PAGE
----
Three Lessons in Navigating a Financial Crisis, with Hoar Construction CFO Jeremy Di Piazza


One hot day in July, Hoar Construction Executive VP and CFO Jeremy Di Piazza (Finance, 1995) was working in his yard, drenched in sweat, when he got a call from his CEO, who had been on a business trip over the weekend with a group of professionals who were connected to some of the largest banks on Wall Street. Di Piazza picked up the phone.

“Get ready,” the CEO said. “It’s coming.”

What was coming? The Great Recession of 2008. Here are three things Di Piazza learned in the crucible:

1. Leadership is Learning to Do the Work.

Learning to lead is learning to do the work. It is learning to roll up your sleeves and get involved in the work along with the people that you are leading. You do it with them. You don’t drag them through it. You don’t pull them through it. You don’t push them through it. It’s about getting involved and getting into the hard part, getting dirty.

That’s how you earn employee respect. Dictating is not necessary. In fact, in many cases it is just as important to collaborate on big decisions. You can ask for the opinions of others around you and listen to what they would choose to do. And use that input before you make a decision, because what you might be getting along the way is buy-in, which is just as important as making the right decision.

2. Use Your Resources.

Pay attention to what businesses fail, and why. Surround yourself with good people who will give you sound advice. And study and read diligently—Di Piazza is a student of economics, and reads as much as he can, daily, about what is happening in the world and the U.S. economy. Because of this, he was not surprised by the real estate bubble, and had already begun to prepare his company for it.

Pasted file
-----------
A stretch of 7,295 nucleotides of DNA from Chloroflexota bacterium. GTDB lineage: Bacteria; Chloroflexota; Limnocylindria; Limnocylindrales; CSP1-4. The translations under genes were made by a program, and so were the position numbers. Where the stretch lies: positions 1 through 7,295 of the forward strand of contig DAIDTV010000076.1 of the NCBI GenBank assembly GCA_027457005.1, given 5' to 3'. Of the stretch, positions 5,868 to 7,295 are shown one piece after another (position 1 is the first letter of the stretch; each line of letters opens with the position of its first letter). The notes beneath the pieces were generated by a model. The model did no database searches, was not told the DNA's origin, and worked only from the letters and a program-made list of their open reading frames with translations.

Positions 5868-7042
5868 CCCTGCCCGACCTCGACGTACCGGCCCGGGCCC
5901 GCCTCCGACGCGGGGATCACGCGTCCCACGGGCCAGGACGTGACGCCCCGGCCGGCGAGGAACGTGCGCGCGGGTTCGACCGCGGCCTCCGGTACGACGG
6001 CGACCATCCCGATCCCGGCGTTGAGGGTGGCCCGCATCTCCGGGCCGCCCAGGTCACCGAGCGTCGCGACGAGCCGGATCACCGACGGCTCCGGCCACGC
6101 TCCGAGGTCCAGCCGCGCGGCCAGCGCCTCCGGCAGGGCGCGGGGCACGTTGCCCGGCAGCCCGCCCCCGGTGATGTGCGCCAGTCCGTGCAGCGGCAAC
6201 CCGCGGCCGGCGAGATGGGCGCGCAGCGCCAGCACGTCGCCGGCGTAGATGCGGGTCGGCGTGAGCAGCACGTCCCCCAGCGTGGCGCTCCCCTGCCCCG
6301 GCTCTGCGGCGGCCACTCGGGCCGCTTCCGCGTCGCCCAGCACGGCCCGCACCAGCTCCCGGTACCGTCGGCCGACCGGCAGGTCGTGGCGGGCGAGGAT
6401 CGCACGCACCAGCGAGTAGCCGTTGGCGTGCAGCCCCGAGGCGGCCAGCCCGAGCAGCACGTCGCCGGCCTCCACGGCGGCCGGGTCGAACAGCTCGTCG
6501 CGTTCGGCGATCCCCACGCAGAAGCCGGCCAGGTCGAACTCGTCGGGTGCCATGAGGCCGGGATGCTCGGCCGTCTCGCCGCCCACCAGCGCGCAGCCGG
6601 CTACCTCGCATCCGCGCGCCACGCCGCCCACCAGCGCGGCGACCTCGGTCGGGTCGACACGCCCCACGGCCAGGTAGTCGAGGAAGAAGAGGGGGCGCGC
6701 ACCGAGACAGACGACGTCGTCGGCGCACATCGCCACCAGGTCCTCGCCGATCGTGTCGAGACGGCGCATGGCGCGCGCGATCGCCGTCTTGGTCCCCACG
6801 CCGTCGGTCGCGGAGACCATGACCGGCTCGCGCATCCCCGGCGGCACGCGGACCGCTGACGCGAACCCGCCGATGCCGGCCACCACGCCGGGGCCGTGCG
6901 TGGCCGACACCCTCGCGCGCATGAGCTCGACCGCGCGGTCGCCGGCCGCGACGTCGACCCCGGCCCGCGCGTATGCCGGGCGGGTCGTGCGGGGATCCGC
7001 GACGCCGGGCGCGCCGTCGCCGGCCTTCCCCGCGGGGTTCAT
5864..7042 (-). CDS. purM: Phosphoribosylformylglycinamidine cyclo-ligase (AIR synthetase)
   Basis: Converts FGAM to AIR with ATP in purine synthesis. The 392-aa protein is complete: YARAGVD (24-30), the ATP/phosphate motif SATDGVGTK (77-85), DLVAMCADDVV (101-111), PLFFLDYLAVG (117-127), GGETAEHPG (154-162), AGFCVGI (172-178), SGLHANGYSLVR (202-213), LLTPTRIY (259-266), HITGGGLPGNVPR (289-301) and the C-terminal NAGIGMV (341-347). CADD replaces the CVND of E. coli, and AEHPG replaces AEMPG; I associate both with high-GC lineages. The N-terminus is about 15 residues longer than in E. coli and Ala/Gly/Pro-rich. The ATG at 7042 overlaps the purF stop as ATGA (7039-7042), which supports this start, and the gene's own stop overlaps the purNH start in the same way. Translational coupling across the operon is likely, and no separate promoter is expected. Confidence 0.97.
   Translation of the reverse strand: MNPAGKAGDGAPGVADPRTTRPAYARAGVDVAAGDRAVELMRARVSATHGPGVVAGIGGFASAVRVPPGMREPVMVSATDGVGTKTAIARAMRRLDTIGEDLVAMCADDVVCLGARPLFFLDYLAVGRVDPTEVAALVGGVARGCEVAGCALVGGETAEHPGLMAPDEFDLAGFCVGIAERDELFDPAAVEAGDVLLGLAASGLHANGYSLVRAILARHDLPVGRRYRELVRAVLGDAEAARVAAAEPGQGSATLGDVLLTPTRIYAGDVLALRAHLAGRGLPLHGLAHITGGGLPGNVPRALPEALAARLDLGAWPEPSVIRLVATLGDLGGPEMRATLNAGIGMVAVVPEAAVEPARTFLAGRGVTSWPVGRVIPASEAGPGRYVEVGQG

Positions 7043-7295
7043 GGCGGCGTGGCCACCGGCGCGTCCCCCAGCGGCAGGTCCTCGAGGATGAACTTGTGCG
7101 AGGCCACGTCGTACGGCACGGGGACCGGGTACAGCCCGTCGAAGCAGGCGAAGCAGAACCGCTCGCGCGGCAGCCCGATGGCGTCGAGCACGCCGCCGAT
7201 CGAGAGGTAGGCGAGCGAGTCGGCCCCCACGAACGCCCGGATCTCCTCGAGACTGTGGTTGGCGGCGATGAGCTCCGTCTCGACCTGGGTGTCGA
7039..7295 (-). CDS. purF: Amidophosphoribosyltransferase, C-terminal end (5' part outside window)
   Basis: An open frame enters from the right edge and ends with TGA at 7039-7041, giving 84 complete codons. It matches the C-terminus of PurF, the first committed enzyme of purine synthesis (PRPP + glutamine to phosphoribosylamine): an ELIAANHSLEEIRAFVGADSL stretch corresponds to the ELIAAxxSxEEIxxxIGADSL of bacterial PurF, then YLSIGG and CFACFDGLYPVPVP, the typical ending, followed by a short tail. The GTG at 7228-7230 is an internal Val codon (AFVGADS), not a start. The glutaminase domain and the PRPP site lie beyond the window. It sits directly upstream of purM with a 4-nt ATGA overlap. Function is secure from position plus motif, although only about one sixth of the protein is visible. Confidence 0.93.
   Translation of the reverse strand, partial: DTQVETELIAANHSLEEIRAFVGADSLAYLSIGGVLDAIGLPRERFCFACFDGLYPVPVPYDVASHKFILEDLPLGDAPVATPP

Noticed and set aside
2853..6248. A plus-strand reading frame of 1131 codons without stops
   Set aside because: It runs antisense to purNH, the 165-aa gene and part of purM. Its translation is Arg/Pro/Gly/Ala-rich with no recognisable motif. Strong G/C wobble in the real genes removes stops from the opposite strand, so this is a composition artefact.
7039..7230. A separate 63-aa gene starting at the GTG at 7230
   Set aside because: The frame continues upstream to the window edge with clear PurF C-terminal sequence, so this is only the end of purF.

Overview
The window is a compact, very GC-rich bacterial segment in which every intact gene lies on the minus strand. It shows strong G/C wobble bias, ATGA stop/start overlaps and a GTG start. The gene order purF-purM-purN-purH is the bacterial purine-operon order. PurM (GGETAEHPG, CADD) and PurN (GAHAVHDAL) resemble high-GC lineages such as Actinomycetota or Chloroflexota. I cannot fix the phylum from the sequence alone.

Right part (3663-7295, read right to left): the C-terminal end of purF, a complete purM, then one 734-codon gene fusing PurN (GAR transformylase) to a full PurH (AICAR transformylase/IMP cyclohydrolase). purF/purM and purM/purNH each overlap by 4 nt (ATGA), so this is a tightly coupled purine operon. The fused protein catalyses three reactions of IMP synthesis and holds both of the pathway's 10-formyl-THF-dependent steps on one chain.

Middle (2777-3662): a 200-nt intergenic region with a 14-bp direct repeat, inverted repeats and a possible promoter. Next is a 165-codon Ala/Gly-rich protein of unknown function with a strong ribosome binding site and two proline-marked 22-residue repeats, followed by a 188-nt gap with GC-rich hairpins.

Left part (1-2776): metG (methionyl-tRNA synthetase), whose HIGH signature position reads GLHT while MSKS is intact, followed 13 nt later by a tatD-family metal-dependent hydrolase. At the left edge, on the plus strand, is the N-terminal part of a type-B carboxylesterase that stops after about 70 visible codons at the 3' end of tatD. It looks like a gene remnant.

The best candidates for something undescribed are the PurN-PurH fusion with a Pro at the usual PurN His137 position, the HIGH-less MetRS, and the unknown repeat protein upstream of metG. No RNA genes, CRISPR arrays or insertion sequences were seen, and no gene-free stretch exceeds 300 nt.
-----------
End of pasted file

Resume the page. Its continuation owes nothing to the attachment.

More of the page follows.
3. Challenges Can Strengthen Relationships.

Some good came out of the Great Recession. “Our relationships got stronger because of the challenges that we faced during those years,” Di Piazza said. “Our best clients became better clients. We had to make sacrifices in our business to keep projects going to honor commitments and promises. And we earned lifelong friends from those decisions.”

And though some of the hard decisions Hoar Construction had to make during the Great Recession involved layoffs—the business shrunk by 15-20% during that time—core team members were retained, and many are still with the company 15 years later.

In retrospect, Di Piazza finds value in the 2008 crisis. “Yes, the work hours were long,” Di Piazza reflected. “Yes, there were moments where we were uncertain about how the next quarter was going to look. But we were always planning. We were always looking ahead. We were always forecasting.”

Listen to Part 1, Part 2, or Part 3 of this episode of Bama Means Business for more insights from Jeremy Di Piazza.

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